PubMed 16129975

Referenced in Channelpedia wiki pages of: none

Automatically associated channels: Kv2.1

Title: Xenon acts by inhibition of non-N-methyl-D-aspartate receptor-mediated glutamatergic neurotransmission in Caenorhabditis elegans.

Authors: Peter Nagele, Laura B Metz, C Michael Crowder

Journal, date & volume: Anesthesiology, 2005 Sep , 103, 508-13

PubMed link:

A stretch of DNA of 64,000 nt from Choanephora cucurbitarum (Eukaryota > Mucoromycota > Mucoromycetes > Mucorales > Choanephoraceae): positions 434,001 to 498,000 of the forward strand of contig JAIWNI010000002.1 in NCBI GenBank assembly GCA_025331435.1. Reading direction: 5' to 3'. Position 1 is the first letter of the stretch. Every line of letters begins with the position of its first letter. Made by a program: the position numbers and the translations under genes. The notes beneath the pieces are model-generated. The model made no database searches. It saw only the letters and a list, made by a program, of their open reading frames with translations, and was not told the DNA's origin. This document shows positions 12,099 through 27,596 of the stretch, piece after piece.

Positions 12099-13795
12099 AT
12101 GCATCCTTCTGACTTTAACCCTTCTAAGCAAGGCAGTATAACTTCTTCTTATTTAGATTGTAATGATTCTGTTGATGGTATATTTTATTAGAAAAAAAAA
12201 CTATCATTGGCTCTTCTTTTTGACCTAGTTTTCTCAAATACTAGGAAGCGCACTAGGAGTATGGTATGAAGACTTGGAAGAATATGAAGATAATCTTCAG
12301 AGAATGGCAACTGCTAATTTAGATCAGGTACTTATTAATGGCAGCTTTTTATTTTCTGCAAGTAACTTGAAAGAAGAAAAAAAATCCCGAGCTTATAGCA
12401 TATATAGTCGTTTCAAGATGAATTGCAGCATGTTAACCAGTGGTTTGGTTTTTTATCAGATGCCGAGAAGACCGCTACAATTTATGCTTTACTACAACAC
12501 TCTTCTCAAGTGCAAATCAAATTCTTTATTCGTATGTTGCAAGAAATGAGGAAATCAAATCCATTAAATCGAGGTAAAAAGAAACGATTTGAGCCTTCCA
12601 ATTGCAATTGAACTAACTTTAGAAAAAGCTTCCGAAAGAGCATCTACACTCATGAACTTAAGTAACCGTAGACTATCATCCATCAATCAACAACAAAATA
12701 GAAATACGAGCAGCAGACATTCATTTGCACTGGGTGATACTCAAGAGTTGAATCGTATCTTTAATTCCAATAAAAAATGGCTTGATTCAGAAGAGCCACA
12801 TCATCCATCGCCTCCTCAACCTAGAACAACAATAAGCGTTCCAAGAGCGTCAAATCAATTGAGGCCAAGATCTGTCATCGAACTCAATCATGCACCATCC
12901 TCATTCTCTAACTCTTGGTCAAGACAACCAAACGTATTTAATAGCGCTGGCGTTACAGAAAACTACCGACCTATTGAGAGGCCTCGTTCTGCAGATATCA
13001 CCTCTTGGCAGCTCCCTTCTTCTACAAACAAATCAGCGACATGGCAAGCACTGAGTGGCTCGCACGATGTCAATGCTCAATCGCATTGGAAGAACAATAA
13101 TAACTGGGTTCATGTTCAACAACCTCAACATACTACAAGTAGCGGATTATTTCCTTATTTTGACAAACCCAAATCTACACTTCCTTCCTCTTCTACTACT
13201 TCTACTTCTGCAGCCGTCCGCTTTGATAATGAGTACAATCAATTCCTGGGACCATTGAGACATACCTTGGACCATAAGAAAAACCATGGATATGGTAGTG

Electrophysiologic experiments in rodents have found that nitrous oxide and xenon inhibit N-methyl-D-aspartate (NMDA)-type glutamate receptors. These findings led to the hypothesis that xenon and nitrous oxide along with ketamine form a class of anesthetics with the identical mechanism, NMDA receptor antagonism. Here, the authors ask in Caenorhabditis elegans whether xenon, like nitrous oxide, acts by a NMDA receptor-mediated mechanism.Xenon:oxygen mixtures were delivered into sealed chambers until the desired concentration was achieved. The effects of xenon on various behaviors were measured on wild-type and mutant C. elegans strains.With an EC50 of 15-20 vol% depending on behavioral endpoint, xenon altered C. elegans locomotion in a manner indistinguishable from that of mutants in glutamatergic transmission. Xenon reduced the frequency and duration of backward locomotion without altering its speed or other behaviors tested. Mutation of glr-1, encoding a non-NMDA glutamate receptor subunit, abolished the behavioral effects of xenon; however, mutation of nmr-1, which encodes the pore-forming subunit of an NMDA glutamate receptor previously shown to be required for nitrous oxide action, did not significantly alter xenon response. Transformation of the glr-1 mutant with the wild-type glr-1 gene partially restored xenon sensitivity, confirming that glr-1 was necessary for the full action of xenon.Xenon acts in C. elegans to alter locomotion through a mechanism requiring the non-NMDA glutamate receptor encoded by glr-1. Unlike for the action of nitrous oxide in C. elegans, the NMDA receptor encoded by nmr-1 is not essential for sensitivity to xenon.